There are only very limited data available on the use of ifosfamide during pregnancy in humans. Fetal growth retardation and neonatal anaemia have been reported following exposure to ifosfamide-containing chemotherapy regimens during pregnancy. Multiple congenital deviations have been reported after use during the first trimester of pregnancy. Animal data generated with cyclophosphamide, another oxazaphosphorine cytotoxic agent suggest that an increased risk of failed pregnancy and malformations may persist after discontinuation of the agent as long as oocytes/follicles exist that were exposed to the agent during any of their maturation phases.

In addition, exposure to cyclophosphamide has been reported to cause miscarriage, malformations (following exposure during the first trimester), and neonatal effects, including leukopenia, pancytopenia, severe bone marrow hypoplasia, and gastroenteritis.

Based on the results of animal studies, human case reports and the substance’s mechanism of action, the use of Ifosfamide during pregnancy, particularly in the first trimester, is advised against.

In every individual case, the benefits of the treatment will have to be weighed against possible risks for the fetus.

If ifosfamide is used during pregnancy, or if the patient becomes pregnant while taking this drug or after treatment, the patient should be apprised of the potential hazard to a fetus.


Ifosfamide is passed into the breast milk and may cause neutropenia, thrombocytopenia, low haemoglobin concentrations and diarrhea in children. Ifosfamide is contra-indicated for breast-feeding (see section 4.3).


Ifosfamide interferes with oogenesis and spermatogenesis. It may cause sterility in both sexes.

Development of sterility appears to depend on the dose of ifosfamide, duration of therapy, and state of gonadal function at the time of treatment.

Ifosfamide may cause transient or permanent amenorrhea in women and oligospermia or azoospermia in men.

Female Patients

Women treated with ifosfamide should be informed prior to treatment about the possibility to save and preserve their eggs.

The risk of permanent chemotherapy-induced amenorrhea is increased in older women.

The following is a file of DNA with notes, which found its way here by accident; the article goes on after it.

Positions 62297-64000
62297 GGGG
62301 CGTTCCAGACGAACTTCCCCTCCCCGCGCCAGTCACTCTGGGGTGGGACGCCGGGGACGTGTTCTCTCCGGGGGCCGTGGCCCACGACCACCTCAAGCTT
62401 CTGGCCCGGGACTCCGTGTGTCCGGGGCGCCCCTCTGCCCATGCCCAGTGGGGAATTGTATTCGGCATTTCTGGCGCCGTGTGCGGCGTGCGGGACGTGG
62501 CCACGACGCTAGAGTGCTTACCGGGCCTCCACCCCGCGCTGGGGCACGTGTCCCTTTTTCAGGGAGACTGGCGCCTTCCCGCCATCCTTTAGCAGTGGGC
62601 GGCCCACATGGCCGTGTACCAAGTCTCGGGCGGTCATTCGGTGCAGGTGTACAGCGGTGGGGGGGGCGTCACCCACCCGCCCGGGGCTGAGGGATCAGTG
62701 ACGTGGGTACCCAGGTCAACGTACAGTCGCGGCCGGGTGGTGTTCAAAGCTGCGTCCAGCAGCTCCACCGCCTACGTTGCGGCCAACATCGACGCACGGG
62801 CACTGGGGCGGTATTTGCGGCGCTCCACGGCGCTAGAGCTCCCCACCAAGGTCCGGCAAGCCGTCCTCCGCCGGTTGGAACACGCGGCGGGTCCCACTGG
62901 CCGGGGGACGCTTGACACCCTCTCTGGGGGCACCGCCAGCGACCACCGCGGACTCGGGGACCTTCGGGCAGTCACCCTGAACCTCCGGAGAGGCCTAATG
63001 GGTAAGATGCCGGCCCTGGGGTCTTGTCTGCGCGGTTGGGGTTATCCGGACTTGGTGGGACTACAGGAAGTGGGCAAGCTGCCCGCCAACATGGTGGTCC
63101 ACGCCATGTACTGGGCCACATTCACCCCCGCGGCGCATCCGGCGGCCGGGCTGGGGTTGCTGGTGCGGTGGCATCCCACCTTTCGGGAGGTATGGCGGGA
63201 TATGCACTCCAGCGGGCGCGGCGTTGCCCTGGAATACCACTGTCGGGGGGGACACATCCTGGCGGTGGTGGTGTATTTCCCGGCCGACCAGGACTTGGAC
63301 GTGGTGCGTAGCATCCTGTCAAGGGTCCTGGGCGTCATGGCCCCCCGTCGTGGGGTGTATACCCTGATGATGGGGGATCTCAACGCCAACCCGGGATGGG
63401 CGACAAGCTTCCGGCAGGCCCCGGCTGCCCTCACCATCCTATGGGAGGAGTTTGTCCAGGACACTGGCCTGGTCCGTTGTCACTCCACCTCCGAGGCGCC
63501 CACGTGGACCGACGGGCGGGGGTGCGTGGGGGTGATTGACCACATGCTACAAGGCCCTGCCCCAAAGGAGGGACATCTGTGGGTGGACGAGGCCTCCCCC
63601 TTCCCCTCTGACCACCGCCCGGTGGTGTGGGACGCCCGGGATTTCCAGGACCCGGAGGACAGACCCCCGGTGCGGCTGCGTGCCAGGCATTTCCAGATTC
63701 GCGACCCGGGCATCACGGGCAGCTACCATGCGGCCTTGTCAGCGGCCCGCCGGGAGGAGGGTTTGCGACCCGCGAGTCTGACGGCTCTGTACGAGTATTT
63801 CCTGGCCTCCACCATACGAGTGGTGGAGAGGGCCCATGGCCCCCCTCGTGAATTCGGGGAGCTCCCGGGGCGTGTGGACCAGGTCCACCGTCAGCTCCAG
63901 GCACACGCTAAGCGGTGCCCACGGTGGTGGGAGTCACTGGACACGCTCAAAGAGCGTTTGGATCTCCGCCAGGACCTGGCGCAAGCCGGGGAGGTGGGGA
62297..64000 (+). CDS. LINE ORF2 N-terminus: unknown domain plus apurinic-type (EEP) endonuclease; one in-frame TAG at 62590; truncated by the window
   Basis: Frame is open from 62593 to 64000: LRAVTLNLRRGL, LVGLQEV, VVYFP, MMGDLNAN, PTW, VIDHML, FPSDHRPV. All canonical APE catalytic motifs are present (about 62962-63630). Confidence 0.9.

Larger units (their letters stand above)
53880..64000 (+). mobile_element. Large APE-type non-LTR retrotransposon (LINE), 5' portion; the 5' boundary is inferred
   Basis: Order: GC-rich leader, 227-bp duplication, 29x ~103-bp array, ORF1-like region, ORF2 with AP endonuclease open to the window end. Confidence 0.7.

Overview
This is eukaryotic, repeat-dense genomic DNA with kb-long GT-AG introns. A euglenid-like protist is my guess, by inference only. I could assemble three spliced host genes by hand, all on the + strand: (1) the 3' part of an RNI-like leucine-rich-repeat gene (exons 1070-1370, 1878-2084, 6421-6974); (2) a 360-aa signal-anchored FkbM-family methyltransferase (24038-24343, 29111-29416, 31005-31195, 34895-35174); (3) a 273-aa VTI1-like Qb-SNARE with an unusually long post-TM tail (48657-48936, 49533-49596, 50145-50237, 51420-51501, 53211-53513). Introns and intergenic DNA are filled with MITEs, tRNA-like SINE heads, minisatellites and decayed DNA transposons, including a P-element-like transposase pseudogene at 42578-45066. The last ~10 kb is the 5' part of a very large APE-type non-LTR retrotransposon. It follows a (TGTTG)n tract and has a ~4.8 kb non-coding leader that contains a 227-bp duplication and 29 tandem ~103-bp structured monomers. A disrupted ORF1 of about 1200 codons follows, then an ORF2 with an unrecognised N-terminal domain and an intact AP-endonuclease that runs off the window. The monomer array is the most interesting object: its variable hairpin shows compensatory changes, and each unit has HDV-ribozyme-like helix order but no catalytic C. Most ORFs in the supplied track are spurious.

Girls treated with ifosfamide during prepubescence may develop secondary sexual characteristics normally and have regular menses.

Girls treated with ifosfamide during prepubescence subsequently have conceived.

Girls who have retained ovarian function after completing treatment are at increased risk of developing premature menopause.

Male Patients

Men treated with Ifosfamide should be informed prior to treatment about the possibility to save pre-produced sperm kept in proper conditions.

Sexual function and libido generally are unimpaired in these patients.

Boys treated with ifosfamide during prepubescence may develop secondary sexual characteristics normally, but may have oligospermia or azoospermia.

Some degree of testicular atrophy may occur.

Azoospermia may be reversible in some patients, though the reversibility may not occur for several years after cessation of therapy.

Men treated with ifosfamide have subsequently fathered children.


Ifosfamide is genotoxic and mutagenic in male and female germ cells. Therefore, women should not become pregnant and men should not father a child during therapy with ifosfamide.

Women treated with ifosfamide should take contraceptive measures for at least 1 year after discontinuation of ifosfamide therapy.

Men should not father a child for up to 6 months after the end of therapy.

Sexually active women and men should use effective methods of contraception during these periods of time.

4.7 Effects on ability to drive and use machines

Potential side-effects on the central nervous system may transiently impair the ability to operate machinery and motor vehicles.

4.8 Undesirable effects

The adverse reactions and frequencies below are based on publications describing clinical experience with fractionated administration of ifosfamide as monotherapy with a total dose of 4 to 12 g/m2 per course.

ADR frequency is based upon the following scale: Very common (≥1/10); Common (≥1/100 – <1/10), Uncommon (≥1/1,000 – <1/100), Rare (≥1/10,000 – <1/1,000), Very rare (<1/10,000), Not known (adverse reactions reported in the post-marketing experience).

System Organ Class (SOC) Adverse Reaction Frequency Category
INFECTIONS AND INFESTATIONS Infections (including reactivation of latent infections)

Sepsis (septic shock)*


Not known


(including Urinary tract carcinoma, Myelodysplastic syndrome, Acute leukaemia, Acute lymphocytic leukaemia, Lymphoma [Non-Hodgkin’s lymphoma], Sarcomas, Renal cell carcinoma, Thyroid cancer)

Progressions of underlying malignancies*

Not known

Not known


– Leukopenia

– Thrombocytopenia*

– Anaemia

– Agranulocytosis


– Haemolytic anaemia

– Methaemoglobinaemia

Febrile bone marrow aplasia

Disseminated intravascular coagulation

Haemolytic uremic syndrome

Neonatal anaemia

Very common

Very common

Very common

Not known

Not known

Not known

Not known

Not known

Not known

Not known

Not known

Not known


Anaphylactic reaction



Hypersensitivity reaction

Not known

Not known

Not known

Not known

Not known

ENDOCRINE DISORDERS Syndrome of inappropriate antidiuretic hormone secretion (SIADH) Not known

Tumor lysis syndrome

Metabolic acidosis







Not known

Not known

Not known

Not known

Not known

Not known

Not known


Mental status change (includine mania, paranoia, delusion, delirium, catatonia, amnesia, panic attack)



Not known

Not known

Not known

Not known